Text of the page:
Cloning of tammar WNT4 and determining gene structure
WNT4 was initially cloned by RT-PCR using cross species primers designed to conserved regions of the gene (csF1 and csR1; Table 2). The resulting 536bp PCR product was then used to design tammar specific primers for 3' and 5' RACE to fully clone the WNT4 transcript (the sequences of all primers are listed on table 2). Only one band was observed for 3' RACE while multiple bands were seen for 5' RACE.
SMART cDNAs were reverse transcribed from total RNAs from fetuses of wallaby, using the SMART cDNA library construction kit (Clontech, Mountain View, California, USA). 5' RACE was performed using Primer 5' PCR Primer and R1. Owing to an incomplete coding sequence at the 5' end, we designed a new primer R2 according to the first sequence results, and repeated 5' RACE. 3' RACE was performed using primer F1 and CDS III, nested PCR was performed using primer F2 and CDS III. PCR cycling conditions were: 35 cycles, with 30s, 94°C; 40s, 64°C or 56°C, 120s, 72°C, in a 20 μl reaction mix containing 10 mM Tris-HCl, pH 8.3, 1.5 mM MgCl2, 50 mM KCl, 200 μM dNTP, 0.2 μM each primer, and 1U Taq DNA polymerase (Promega, Wisconsin, USA).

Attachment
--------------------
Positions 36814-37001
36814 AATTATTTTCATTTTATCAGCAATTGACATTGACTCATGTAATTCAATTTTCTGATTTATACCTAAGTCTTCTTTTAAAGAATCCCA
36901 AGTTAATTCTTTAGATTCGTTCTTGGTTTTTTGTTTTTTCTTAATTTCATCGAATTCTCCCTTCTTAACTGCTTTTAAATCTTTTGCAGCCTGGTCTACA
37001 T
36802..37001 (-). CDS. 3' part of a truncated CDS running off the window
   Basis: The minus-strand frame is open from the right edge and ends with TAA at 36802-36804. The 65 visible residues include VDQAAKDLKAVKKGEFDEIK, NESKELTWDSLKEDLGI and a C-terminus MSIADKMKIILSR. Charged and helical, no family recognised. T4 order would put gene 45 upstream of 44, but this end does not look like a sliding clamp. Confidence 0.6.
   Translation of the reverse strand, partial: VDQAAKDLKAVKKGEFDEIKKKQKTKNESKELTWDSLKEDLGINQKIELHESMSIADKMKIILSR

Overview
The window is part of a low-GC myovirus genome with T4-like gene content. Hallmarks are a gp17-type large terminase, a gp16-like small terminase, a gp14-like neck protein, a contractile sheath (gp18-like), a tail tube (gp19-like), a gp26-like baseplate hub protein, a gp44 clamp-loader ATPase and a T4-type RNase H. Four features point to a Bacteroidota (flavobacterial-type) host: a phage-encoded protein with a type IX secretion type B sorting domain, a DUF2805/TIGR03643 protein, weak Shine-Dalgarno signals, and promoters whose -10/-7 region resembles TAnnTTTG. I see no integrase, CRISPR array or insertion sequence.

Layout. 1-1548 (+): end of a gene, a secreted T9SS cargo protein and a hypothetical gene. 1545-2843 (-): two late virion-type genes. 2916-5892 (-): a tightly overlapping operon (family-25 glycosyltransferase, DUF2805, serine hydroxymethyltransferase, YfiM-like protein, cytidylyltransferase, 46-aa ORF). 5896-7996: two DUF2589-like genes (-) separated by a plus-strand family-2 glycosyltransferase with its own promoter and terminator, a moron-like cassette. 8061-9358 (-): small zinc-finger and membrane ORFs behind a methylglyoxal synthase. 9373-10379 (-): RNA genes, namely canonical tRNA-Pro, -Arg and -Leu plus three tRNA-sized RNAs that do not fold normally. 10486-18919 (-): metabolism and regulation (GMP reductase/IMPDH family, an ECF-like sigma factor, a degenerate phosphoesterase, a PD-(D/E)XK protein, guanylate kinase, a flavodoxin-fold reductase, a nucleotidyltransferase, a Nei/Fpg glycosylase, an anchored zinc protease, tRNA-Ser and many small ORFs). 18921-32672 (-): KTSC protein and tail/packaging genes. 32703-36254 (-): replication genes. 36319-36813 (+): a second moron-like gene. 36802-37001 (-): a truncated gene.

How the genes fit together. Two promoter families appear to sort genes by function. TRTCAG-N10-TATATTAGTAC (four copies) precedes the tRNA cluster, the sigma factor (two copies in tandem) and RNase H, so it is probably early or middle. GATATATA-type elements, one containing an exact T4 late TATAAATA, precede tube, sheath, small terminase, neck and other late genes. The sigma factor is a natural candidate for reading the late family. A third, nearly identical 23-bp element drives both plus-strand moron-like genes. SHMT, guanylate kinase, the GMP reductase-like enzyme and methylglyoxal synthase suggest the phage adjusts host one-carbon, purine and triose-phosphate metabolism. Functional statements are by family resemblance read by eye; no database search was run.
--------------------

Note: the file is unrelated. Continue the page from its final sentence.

In order to determine the tammar WNT4 gene structure, a Macropus eugenii BAC library was screened using WNT4 3RACE probe obtained as outlined above. Primers within and spanning intron exon boundaries were designed based on the gene structure of human, mouse and the opossum (deduced from the opossum genome sequence). PCR confirmed the presence of all 4 introns at identical positions to other mammals. We sequenced intron 3 and intron 4 using the BAC plasmid DNA as a template, however, intron 1 and intron 2 were too large to amplify by standard PCR (data not shown).
Alignment and phylogenetic analysis
WNT4 protein sequences, from tammar (GenBank accession number AY940685), human (NP_110388), mouse (NP_033549), Rat (NP_445854), chicken (NP_990114), frog (P49338), zebrafish (AAA96004), Amphioxus (AAC80431), fruit fly (NP_476810) and C. elegans (NP_493668), was aligned by CLUSTALX 1.83 , and edited with GeneDoc). The phylogenetic tree was constructed with PHYLIP 3.63 program (University of Washington), and viewed with TREE-view 1.6.6.
Southern blotting hybridization